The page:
12-Tasmanian police responsible for this area were attending a drug tip off (one of the first of its kind for that particular area) which turned out to be a hoax, resulting in the longer than usual response time to the attack.

13-A trained police sniper in the unit camped out around the hotel Bryant holed himself up in, had his sights lined up on Martin as his scorched and burnt body exited the hotel. Little did he know that family members of his were killed in the mass shooting, he missed his one chance to exact revenge.

14-This is Australia's worst mass murder in History.

15-Robber sound like all of the above and more. This LP is pure Australiana, the malice, the murder, the fuck-ups, the loners, the degenerates and the deros.

(the above statements may not represent actual facts and should not be taken as gospel)

REVIEW


SMUT ODE-ZINE
Years ago I occasionally worked in Launceston (which is basically the more bogan, scum fuck part of Tasmania, up the Northern end of the state, roughly a 2 hour drive from where I live) On these trips I would get put up in a hotel, and nights were spent either watching horrible commercial TV or reading even more horrible magazines (Terrorrizer)

I knew of this 24 hour Fish and Chip shop that also sold porn magazines, it was a bit of a trek, but on one particular night it seemed worth it, I had probably been away for a few days at this stage. I set out around 9pm. I got lost along the way somewhere, but I did find it eventually. Unfortunately, on this night the counter was manned by a young lady, probably a bit rough around the edges too, so I felt a bit sheepish buying my stick mag from her instead of a bloke, but after a quick cursory glance at their extensive selection I grabbed one that I knew featured penetration (SWANK) and with minimal eye contact the deed was done.

Smut Ode reminds me very much of the disappointment and frustration I felt when I returned to my room that night to discover that all the juicy (literally) parts had been covered up by small (or sometimes ridiculously large) black stickers. The anticipation I had built up while stumbling home was fucking ruined by having to painstakingly peel off these surprisingly hardy black dots. I briefly wondered which poor censorship board cunt had the job of placing them over each point of entry (and quickly realised it was more likely an underpaid foreigner who had that task). 

The thing is, Smut Ode is an art zine, so the blanking out of extremities is no doubt there to incite this type of reaction, and for that it is a glaring success. This is a look into the world of glitzy porn advertising, reminding me of those silky smooth photo-shopped bodies that adorn printed publications opposed to the worn out and fatigued carcasses that are spread across online hubs. Those days before iPhone porn were certainly something and Smut Ode pays homage to this.







Saturday, 4 November 2017

ULTRAS INTERVIEW


D&O- tell us about the origins of Ultras?

JACK- The origins of Ultras begins back in late 2014 when me and Dustin met at a show in San Antonio where his band Daz and the Dogs was playing. I was in the Army and stationed at Fort Hood at the time, and I heard that there was a skin there who was also a soldier stationed on Fort Hood. Well we hit it off, and ended up hangin with each other in the barracks back on base. We would usually get drunk, play records and chain smoke. We both appreciated the fact that we had similar tastes, wanted to blast loud Oi, and get off base as much as possible to go wild on the weekends. He was one of the few skins I met in the Army. The topic of us starting a band came up a few times but didn’t become a reality until early 2015 when I had finished my time in the service and I was living in Austin, which was about an hour away. It was good timing, because Oi and skinhead was going through a golden age that year. There were a lot of bands kicking off, a lot of great shows and parties, and lots of people meeting each other and having fun. It was definitely a strange moment in time because people didn’t hate us for being skinheads then, or hate us for being in the military, or various other things that would be considered grave indiscretions in the punk scene in Austin now. I think the slightly younger crowd just latched on to the edginess of rollin with skinheads, being booted up, occasionally listening to off-limits things like RAC, and just the general aesthetic. Ultras started with me Dustin and Ethan, and two other guys who ended up not staying on board. It worked out well though because that’s how we got Bobby (drums) in the band somewhere around fall 2015 and really started writing the songs that are on our demo. We started the band to just play some loud fucking Oi and to live up to what we were and have fun doing it. Then eventually we realized we weren't like everyone else, our music was different, and our general stances on things weren't politically correct. I am only pointing that out to explain how we went from loved to hated in a year.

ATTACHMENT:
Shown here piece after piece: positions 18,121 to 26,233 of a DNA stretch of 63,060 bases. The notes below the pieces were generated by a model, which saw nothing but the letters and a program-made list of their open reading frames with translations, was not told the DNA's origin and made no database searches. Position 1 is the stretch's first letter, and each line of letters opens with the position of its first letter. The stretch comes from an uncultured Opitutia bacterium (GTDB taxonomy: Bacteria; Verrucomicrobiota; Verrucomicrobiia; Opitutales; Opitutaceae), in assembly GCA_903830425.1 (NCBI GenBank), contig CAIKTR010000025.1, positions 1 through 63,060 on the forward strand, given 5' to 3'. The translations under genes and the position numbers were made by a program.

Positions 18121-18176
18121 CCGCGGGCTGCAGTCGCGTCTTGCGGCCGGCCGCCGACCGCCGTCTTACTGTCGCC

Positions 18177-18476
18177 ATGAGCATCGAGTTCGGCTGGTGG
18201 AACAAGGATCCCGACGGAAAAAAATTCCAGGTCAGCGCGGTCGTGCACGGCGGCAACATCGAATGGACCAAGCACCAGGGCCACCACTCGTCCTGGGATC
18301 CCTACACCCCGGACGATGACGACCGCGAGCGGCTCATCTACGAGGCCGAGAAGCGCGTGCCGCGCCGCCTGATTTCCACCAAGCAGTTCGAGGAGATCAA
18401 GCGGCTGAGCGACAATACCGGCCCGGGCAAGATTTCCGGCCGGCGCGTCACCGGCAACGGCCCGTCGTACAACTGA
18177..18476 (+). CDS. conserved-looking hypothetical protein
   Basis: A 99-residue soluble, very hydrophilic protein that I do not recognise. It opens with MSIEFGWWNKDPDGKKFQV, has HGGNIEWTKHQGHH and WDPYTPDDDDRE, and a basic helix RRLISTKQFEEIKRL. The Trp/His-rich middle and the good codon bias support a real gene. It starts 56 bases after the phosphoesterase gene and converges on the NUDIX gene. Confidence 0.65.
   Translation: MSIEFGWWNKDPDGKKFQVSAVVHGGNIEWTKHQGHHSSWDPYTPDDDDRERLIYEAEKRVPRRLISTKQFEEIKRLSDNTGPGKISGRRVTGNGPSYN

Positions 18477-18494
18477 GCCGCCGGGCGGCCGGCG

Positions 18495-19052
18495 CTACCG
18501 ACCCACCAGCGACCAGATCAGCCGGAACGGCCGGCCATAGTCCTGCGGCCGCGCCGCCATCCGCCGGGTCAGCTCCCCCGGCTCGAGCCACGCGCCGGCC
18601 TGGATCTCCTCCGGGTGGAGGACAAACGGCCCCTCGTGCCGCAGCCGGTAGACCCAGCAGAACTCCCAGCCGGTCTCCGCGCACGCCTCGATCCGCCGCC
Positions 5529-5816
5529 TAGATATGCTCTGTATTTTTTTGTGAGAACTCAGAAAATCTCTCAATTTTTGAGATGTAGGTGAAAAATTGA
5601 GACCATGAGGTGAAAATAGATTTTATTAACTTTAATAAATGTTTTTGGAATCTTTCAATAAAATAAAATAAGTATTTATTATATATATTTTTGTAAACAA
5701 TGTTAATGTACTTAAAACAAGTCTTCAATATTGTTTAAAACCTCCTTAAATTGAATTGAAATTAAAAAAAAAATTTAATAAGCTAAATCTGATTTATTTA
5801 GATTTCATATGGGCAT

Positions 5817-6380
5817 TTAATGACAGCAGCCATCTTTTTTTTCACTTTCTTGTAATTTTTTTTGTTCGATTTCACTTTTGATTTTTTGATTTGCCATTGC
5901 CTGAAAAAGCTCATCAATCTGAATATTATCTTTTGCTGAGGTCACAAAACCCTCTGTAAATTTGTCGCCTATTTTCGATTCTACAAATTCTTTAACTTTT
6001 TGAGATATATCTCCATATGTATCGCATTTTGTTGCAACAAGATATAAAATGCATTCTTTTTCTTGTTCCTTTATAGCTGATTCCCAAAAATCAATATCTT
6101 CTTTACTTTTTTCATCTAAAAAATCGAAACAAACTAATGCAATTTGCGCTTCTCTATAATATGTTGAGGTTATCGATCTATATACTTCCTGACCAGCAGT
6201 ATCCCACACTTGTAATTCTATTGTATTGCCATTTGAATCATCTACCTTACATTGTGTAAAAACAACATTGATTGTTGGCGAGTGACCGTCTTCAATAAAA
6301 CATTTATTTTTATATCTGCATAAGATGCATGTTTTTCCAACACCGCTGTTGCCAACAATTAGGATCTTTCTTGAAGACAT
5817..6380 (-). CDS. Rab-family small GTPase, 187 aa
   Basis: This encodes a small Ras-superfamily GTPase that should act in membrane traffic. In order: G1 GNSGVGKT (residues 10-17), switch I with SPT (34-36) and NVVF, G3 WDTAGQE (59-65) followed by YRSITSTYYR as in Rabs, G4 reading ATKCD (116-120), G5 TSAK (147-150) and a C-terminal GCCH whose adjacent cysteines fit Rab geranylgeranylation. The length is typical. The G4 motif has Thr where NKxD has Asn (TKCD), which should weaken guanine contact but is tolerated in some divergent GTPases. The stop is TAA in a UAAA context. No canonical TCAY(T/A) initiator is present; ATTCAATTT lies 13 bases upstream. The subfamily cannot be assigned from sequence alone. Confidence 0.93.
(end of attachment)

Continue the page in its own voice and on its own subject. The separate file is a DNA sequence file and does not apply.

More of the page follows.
D&O-Do you find that you now get automatically lumped in with a particular group of people by default when you hold certain beliefs about America and its people? Has this had any ill effect on Ultras for booking shows or releasing music? How do you deal with this?